Serving the campus of the University of Alabama since 1894

The Crimson White

Serving the campus of the University of Alabama since 1894

The Crimson White

Serving the campus of the University of Alabama since 1894

The Crimson White

Alabama theatre department brings ‘Show Boat’ to campus

Last week, The University of Alabama’s theatre department left Tuscaloosa to feature its rendition of the musical, “Show Boat” at the Mobile Civic Center Theater. The production featured a cast of 43 actors as well as 12 orchestra members.

Originally based on a novel by Edna Ferber, “Show Boat” tells the tale of three generations of show folk who work aboard a floating theater named “The Cotton Blossom.” The show carries various themes throughout each scene such as love, racial issues and the inevitable reality of growing older.

Premiering in 1927, “Show Boat” became a very influential show in 20th century theater.

“It’s considered to be the first real American musical theatre piece,” Bill Teague, chair of the department of theatre and dance, said. “It was written in 1927 and prior to then, all of the shows had been reviews and burlesques. This is the first show that took a story, a real honest to goodness story, and had music written for it. This sort of created the musical theatre genre that we’re used to today.”

To portray the changing time periods, the actors have multiple costume changes throughout the various acts and scenes. The costumes were selected to help enhance the characters’ personalities, as well as being historically accurate to make the musical’s setting become more realistic to its audiences.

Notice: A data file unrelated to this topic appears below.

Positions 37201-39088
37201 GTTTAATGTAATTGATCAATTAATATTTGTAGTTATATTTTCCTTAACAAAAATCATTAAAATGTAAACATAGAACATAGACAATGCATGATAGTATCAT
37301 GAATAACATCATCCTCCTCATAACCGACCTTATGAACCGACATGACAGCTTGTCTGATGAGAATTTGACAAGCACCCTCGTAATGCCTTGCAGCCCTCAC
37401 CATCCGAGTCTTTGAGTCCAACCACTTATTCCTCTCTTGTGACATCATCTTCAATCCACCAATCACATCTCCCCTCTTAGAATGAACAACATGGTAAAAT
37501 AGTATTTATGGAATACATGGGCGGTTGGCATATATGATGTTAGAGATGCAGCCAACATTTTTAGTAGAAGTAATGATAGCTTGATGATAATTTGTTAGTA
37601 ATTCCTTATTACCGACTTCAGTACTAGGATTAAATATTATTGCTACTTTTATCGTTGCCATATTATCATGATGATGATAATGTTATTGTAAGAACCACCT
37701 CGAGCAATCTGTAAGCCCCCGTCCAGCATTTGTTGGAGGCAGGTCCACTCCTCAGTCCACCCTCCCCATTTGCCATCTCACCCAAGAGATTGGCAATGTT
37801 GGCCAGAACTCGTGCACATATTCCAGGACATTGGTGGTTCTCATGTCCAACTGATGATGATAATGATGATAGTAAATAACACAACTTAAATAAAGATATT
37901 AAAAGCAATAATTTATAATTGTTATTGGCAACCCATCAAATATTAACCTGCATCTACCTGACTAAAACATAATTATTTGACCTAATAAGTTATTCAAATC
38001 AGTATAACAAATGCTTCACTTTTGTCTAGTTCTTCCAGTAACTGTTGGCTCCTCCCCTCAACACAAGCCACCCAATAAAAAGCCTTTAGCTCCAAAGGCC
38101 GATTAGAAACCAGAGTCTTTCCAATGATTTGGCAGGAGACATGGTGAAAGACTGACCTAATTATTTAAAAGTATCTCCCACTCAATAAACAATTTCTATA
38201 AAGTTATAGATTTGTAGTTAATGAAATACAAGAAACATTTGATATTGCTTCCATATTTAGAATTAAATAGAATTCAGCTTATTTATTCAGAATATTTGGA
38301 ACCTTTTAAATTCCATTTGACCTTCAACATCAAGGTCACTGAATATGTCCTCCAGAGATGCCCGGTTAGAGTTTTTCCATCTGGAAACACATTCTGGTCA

“We began fittings early in the semester,” Donna Meester, costume designer for the musical, said. “At that point, the actors got their first look and feel regarding what they would be like on stage. They also found out if they would be styling their own hair or wearing a wig, or wigs, which also has an impact on how they feel as a character.”

Along with using costumes to enhance the time period of the show, the actors also had to go through a process of connecting with their characters and the emotions that they portray throughout the show. ‘Show Boat’ has allowed me to embrace and fall in love with this classical musical theatre style,” said Jessica May, a senior majoring in musical theatre, who plays the part of Magnolia Hawks.

“The story is so honest and simple, but there is a lot of emotional struggle every character goes through,” May said. “I get to go through first feelings of love, a first kiss, a wedding, having a child, being abandoned by my husband and reconciling with him all in one night. It’s been an challenging but amazing experience.”

The cast rehearsed in Tuscaloosa but had to make final adjustments during rehearsals down in Mobile.

Bill Teague said with the return back to campus, the musical is being restaged to fit in a smaller space.

“We had a couple of days of rehearsal in Mobile to finish the show there, and then open out of town, and then bring it back here then have a run here in Tuscaloosa,” Teague said. “It was all very new, so we we’re making adjustments and corrections right up until the last moment down there, still kind of tweaking the show. We expanded it to fit the stage in Mobile, and now we’re going to have to shrink it back down to fit our stage here.”

Traveling to Mobile gave the cast the opportunity to perform on a larger stage in a theatre that seats almost 2,000 people. The new space also enabled them to experience a new and unfamiliar audience.

“Performing at the theatre in Mobile was an incredible experience,” May said. “Knowing it was such a large space, I expected to have to make my performance larger and louder to compensate, but because the space was so live, we were actually able to pull back slightly in places and still be heard and read. I was expecting it to be a challenge, but I felt it ending up being really freeing.”

“Show Boat” will be performing in the Marion Gallaway Theatre on April 15 through the 20 at 7:30 p.m. and April 21at 2:00 p.m.

Tickets can be purchased at the Gallaway Theatre box office or online. Tickets are $12 for students, $15 for faculty, staff and senior citizens and $18 for adults.

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